Lumber futures on Chicago Mercantile Exchange fell -3.1% to $1,284.20 per 1,000 board feet, extending last week's first loss since January. For the last 18 trading sessions, lumber prices have come under pressure amid signs that an unprecedented rally may be waning.
Citing data from trade publication Random Lengths, CIBC analyst Hamir Patel told Bloomberg that Western spruce-pine-fir prices decreased $130, or -8.1%, compared to last week's $1,470 per 1,000 board feet, and Southern yellow pine 2x4 lumber dropped $92, or -6.9%, to $1,236 per 1,000 board feet.
The decline comes alongside a drop in lumber futures, which have tumbled into a bear market, -25%, in recent weeks, from an all-time high reached earlier in May of around $1,711 per 1,000 board feet.
This suggests that sawmills could be catching up amid the flurry of demand from North American homebuilders, along with supply chain issues, which created massive supply constraints, which propelled lumber prices to record highs.
"Record softwood lumber prices amid an acute supply shortage appear unsustainable and may correct sharply from a level that's quadruple the 10-year average," Bloomberg analyst Joshua Zaret wrote this week.
But with lumber prices adding tens of thousands of dollars to new residential builds, some builders have paused or halted new construction.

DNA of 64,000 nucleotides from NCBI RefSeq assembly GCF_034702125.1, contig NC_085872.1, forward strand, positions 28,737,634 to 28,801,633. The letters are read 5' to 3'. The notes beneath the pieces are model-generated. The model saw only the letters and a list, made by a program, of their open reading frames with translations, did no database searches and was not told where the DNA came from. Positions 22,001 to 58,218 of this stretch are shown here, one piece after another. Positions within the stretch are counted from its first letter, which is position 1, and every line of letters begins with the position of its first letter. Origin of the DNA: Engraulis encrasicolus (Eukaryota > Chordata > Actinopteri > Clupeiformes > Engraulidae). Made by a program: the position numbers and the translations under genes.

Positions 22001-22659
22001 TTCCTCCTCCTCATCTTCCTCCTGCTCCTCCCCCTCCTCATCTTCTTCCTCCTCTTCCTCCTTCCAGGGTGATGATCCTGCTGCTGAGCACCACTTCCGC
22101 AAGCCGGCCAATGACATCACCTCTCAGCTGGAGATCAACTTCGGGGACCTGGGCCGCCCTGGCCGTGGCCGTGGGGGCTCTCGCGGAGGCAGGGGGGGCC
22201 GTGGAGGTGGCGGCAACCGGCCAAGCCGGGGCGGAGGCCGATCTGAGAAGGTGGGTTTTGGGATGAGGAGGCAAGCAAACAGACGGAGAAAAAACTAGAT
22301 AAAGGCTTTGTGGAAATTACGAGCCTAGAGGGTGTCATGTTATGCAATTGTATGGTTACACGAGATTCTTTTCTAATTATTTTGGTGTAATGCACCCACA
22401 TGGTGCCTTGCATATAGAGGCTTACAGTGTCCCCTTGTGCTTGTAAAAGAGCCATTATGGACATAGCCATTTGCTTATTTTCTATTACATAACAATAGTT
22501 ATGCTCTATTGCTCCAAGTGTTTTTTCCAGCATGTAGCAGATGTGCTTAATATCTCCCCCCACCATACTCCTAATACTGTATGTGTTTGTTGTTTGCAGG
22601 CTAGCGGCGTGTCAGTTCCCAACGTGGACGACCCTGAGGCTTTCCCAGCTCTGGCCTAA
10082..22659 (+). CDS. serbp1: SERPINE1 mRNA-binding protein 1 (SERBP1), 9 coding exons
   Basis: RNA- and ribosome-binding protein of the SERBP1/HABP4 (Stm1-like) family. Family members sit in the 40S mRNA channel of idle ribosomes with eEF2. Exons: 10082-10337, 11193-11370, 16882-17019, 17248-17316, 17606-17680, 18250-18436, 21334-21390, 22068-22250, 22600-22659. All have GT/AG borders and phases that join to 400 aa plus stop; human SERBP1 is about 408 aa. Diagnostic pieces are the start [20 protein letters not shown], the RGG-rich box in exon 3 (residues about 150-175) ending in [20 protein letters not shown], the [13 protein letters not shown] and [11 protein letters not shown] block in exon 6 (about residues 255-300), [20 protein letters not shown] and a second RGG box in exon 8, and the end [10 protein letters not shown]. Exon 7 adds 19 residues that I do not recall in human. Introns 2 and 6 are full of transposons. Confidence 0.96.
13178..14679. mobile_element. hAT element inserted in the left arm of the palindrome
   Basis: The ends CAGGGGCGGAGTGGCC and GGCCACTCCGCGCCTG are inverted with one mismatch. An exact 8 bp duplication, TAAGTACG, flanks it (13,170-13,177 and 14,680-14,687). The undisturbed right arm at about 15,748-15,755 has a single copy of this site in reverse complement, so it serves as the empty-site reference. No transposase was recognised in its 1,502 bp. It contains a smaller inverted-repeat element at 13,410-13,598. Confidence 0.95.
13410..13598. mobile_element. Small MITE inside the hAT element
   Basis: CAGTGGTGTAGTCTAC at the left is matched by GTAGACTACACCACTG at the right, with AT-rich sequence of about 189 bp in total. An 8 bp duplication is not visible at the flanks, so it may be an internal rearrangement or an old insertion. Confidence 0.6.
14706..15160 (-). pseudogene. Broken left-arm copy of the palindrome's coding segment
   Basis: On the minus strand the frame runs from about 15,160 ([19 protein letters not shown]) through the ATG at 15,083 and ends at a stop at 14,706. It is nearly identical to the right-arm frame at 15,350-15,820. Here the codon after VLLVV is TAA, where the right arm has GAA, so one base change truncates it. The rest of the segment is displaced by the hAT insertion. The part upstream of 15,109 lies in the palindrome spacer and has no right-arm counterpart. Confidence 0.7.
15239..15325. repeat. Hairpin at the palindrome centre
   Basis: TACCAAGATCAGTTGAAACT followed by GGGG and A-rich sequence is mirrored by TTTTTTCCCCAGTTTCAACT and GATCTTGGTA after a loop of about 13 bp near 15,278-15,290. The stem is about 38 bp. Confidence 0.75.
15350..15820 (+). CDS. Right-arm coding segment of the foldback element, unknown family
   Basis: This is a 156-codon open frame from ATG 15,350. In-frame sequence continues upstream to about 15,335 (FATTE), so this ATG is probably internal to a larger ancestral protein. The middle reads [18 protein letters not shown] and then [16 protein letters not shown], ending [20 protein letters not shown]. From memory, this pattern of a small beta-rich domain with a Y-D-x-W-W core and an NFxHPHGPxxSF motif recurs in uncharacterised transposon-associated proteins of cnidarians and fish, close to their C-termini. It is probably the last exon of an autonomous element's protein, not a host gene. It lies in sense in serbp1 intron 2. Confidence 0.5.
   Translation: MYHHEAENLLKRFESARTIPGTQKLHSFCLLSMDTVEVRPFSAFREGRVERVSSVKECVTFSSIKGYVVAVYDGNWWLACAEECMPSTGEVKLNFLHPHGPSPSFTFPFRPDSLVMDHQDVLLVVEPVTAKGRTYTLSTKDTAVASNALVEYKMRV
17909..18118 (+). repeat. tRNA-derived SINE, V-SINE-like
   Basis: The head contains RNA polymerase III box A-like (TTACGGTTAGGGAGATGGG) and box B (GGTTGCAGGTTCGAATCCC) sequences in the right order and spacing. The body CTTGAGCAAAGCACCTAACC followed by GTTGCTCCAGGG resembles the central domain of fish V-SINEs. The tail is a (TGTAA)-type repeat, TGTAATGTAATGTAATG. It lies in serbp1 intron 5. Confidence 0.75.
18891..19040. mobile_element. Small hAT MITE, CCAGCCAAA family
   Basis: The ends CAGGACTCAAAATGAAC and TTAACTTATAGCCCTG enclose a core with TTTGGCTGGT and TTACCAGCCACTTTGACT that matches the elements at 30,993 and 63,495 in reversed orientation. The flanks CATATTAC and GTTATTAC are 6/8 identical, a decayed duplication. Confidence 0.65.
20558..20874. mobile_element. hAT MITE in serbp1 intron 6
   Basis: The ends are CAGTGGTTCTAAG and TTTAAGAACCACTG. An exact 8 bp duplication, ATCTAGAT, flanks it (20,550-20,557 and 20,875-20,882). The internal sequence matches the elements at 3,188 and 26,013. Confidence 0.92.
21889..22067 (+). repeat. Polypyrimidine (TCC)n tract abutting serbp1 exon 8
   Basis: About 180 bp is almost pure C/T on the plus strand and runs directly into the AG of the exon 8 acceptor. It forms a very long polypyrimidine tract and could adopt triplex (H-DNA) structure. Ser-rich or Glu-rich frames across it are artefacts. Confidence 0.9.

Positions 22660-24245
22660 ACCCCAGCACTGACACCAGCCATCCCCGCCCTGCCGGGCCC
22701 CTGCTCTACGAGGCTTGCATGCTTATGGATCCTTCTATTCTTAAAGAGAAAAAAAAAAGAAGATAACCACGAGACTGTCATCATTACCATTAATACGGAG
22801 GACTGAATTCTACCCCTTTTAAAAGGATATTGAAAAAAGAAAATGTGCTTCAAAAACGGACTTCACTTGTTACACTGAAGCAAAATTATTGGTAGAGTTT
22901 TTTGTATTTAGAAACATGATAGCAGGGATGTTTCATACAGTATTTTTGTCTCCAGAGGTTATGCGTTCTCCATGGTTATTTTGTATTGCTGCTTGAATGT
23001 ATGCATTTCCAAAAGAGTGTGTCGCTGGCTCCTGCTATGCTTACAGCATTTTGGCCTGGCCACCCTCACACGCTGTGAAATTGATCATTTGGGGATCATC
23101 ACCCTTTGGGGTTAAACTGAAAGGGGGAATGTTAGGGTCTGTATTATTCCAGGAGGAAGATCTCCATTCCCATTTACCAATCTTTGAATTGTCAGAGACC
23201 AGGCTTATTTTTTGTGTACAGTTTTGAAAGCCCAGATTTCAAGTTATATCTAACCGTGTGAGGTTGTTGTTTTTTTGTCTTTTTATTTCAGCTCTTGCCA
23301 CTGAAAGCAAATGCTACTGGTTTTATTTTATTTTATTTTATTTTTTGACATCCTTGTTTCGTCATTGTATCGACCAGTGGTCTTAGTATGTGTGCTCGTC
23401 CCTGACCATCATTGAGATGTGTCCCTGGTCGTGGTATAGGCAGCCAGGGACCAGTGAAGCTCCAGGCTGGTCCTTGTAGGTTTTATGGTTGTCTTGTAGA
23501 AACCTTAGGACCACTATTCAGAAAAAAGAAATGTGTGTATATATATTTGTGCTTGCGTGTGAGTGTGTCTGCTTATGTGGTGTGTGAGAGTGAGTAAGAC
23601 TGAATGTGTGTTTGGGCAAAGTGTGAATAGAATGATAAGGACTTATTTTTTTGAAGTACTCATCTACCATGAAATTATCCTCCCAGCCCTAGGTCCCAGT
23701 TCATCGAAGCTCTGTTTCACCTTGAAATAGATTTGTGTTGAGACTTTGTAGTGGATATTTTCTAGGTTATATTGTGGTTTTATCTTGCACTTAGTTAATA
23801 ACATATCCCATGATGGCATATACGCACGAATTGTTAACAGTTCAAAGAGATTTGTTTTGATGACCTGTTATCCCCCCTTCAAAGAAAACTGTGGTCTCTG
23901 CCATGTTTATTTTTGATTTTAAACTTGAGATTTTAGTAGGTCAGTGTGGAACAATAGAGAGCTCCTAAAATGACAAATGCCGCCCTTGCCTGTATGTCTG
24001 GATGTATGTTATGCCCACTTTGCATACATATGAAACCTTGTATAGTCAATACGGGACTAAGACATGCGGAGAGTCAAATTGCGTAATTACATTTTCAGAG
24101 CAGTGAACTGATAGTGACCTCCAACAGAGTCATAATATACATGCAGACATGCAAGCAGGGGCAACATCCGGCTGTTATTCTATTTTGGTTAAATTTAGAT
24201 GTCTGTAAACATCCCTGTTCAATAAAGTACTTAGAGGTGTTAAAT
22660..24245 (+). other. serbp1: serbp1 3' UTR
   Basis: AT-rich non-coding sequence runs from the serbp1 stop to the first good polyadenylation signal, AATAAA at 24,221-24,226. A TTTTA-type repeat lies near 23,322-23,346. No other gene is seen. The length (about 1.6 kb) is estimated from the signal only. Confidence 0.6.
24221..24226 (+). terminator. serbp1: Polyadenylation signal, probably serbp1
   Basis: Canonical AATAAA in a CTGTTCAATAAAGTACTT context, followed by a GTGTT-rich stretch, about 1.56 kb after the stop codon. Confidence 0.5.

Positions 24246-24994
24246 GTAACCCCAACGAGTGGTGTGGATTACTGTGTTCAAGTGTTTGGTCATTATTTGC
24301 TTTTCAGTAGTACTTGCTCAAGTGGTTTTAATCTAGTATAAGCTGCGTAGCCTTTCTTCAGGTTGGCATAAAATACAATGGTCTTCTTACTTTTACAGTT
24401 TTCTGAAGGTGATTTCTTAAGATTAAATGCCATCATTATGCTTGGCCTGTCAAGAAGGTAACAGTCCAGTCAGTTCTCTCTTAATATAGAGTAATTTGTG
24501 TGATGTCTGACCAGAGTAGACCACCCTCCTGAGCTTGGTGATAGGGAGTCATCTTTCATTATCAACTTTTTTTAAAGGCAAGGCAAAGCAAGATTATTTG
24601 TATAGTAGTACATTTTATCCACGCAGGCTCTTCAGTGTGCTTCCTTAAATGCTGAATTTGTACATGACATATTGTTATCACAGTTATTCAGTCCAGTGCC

Rep. Bob Gibbs, R-Ohio, who serves on the House Oversight Committee's environment subcommittee, told FOX Business that increasing lumber prices are "just one of the many indicators that President Biden is failing American workers."
"Lumber prices are an issue that has many causes, from economic complications from the coronavirus pandemic to difficult trade issues with Canada. Biden has shown he is either unwilling or incapable of tackling these obstacles," Gibbs told FOX Business.
Last week, Patel told Bloomberg that even though home renovations are easing, lumber prices could maintain around the $1,000 handle through 2021.
Despite the latest pullback, prices are likely to remain elevated until the Federal Reserve begins or at least signals that it will start to taper its $40 billion per month in mortgage-backed securities purchases.